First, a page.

Muna Bhandari is 24, married, and worries about whether her Caterpillar is leaking engine oil. We in the Valley may be used to female Safa tempo drivers, but news of a woman driving one of these enormous excavators is nothing short of ground-breaking.
Bhandari, the first female earthmoving operator in Nepal, took to this rather unusual occupation at the tender age of 18. She only has a school-leaving certificate, but when at 17 she fell in love with and married Ram Hari Bhandari, nine years her senior, Muna didn't want to just sit around at home. So, she asked her excavator husband to teach her to drive a Caterpillar so she, too, could perform this essential part of any large-scale construction undertaking. He took her on as an assistant and Muna made her first professional journey from her hometown of Abu Khaireni in Gorkha to a project out west.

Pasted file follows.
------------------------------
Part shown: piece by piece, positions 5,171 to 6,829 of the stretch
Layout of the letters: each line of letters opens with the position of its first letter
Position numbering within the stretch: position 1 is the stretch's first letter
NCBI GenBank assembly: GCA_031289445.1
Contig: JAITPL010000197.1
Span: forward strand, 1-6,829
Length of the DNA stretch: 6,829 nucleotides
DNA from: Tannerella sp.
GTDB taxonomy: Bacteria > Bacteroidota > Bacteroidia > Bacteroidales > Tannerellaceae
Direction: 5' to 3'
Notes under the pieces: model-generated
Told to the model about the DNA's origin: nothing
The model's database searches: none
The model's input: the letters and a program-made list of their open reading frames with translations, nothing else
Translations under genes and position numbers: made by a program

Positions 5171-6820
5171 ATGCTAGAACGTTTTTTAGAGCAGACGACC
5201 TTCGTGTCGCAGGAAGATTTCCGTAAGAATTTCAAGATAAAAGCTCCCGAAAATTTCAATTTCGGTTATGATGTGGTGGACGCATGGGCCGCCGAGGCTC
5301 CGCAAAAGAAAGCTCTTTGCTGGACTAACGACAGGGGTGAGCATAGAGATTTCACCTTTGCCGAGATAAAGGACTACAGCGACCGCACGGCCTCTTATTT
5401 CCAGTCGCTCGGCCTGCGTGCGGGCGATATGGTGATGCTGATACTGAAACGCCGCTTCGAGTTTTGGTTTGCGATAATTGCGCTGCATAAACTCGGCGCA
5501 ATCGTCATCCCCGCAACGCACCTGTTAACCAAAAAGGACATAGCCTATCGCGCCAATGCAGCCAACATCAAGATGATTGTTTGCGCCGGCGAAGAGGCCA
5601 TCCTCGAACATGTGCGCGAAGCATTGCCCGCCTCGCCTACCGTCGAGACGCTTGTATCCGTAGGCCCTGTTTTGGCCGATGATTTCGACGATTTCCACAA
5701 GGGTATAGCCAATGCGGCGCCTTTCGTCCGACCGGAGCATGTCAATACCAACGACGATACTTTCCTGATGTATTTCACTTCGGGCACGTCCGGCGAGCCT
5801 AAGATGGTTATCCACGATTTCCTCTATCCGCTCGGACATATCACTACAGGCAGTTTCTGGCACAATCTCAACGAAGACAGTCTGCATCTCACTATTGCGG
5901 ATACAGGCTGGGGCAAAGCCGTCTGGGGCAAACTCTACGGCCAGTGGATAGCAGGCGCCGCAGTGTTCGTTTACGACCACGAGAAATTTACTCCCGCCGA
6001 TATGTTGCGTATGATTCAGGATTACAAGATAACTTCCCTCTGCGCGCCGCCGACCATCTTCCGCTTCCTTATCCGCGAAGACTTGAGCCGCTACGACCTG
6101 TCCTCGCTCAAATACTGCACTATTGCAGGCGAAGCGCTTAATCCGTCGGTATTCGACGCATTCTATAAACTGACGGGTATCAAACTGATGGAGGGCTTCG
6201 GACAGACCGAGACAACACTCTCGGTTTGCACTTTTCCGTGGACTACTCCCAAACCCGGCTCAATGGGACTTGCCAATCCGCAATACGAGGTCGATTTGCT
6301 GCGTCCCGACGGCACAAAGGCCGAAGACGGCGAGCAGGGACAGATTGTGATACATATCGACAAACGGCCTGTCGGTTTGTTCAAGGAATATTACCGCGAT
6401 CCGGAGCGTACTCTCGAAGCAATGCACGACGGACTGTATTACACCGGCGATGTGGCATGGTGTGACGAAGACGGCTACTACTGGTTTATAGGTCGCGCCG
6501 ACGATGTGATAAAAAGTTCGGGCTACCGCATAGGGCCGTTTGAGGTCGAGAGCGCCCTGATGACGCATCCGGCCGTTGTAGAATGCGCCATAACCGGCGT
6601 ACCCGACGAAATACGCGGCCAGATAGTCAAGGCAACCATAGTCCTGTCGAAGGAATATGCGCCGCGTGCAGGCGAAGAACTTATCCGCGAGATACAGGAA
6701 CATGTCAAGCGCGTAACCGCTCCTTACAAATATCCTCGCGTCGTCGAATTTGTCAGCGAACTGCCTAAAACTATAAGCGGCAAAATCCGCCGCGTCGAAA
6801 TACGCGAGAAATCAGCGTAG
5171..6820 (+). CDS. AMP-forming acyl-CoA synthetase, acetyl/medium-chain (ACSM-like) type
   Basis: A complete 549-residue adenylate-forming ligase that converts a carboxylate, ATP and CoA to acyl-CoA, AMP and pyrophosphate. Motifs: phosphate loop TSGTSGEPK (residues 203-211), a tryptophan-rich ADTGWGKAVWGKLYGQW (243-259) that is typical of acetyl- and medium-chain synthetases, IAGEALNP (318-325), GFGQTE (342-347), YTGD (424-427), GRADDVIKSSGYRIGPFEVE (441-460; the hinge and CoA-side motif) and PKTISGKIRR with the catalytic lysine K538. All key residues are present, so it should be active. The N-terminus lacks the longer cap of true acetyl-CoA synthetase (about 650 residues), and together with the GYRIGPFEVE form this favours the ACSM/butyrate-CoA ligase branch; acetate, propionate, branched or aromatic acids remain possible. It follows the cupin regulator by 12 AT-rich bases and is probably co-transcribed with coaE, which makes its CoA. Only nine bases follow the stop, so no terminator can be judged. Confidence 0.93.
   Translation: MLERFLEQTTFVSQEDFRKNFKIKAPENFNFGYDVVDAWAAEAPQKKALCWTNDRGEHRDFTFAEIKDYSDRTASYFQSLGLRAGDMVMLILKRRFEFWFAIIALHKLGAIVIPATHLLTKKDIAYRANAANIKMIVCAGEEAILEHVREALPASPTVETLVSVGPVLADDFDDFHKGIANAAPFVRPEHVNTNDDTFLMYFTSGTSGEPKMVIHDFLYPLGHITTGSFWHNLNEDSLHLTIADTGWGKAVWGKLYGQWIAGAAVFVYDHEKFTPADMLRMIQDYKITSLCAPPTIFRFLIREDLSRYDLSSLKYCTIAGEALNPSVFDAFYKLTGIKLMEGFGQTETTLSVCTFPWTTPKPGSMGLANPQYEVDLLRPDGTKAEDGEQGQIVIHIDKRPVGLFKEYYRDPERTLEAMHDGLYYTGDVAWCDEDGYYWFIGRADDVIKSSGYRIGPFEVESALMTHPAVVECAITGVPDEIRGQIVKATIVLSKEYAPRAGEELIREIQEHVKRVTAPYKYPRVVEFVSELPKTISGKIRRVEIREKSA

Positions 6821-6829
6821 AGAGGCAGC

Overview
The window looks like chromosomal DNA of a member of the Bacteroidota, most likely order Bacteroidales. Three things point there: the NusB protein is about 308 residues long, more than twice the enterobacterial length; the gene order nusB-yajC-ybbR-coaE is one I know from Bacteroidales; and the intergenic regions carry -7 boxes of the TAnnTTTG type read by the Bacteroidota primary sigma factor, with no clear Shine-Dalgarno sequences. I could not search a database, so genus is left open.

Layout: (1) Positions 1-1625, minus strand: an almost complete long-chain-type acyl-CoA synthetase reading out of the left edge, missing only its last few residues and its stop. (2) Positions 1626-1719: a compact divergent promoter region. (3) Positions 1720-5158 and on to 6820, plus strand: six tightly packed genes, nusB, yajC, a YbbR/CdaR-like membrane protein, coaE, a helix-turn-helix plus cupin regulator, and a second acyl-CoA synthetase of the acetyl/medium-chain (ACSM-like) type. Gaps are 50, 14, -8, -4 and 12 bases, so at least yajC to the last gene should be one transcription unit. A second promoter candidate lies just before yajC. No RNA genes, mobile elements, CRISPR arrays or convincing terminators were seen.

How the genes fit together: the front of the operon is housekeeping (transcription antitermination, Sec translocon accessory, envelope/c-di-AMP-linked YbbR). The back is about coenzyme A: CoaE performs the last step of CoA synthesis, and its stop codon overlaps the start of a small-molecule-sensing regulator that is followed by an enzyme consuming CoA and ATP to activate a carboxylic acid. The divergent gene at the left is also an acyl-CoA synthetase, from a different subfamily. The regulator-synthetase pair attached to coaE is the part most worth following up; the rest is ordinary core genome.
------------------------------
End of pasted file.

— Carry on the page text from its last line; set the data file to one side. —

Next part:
Muna not only learnt how to do the job, she grew to love it. "Since then," she says smiling, "I have worked on many projects-from Mahendranagar in the west to Taplejung in the east."
It was not a smooth ride all the way. Muna had to face many challenges before she could take up the trade. "Nepali society is so conservative. Instead of encouraging women, they scorn us. But to me it doesn't matter what they say. In fact, I feel proud that I am capable of doing what I do," says this pioneer.
The snide comments are not the only professional hazard either, sometimes Muna and Ram Hari cannot meet for months. Their special skills mean they are in demand all over the country. The separation is hard. "I miss not having a family-children and a small house, that's all I want. I don't really dream much," says Muna, who is currently working on a resort project in Nagarkot.
She's patient, though, and says she is working towards that goal. Every project Muna works on brings her a considerable pay packet. "I prefer to live off my own sweat. I never check my husband's wallet to see how much money he has," laughs the charismatic excavator.
In her free time, Muna sings, and writes in her daily journal, which she hopes someday to publish. All the best Muna, and keep moving our earth!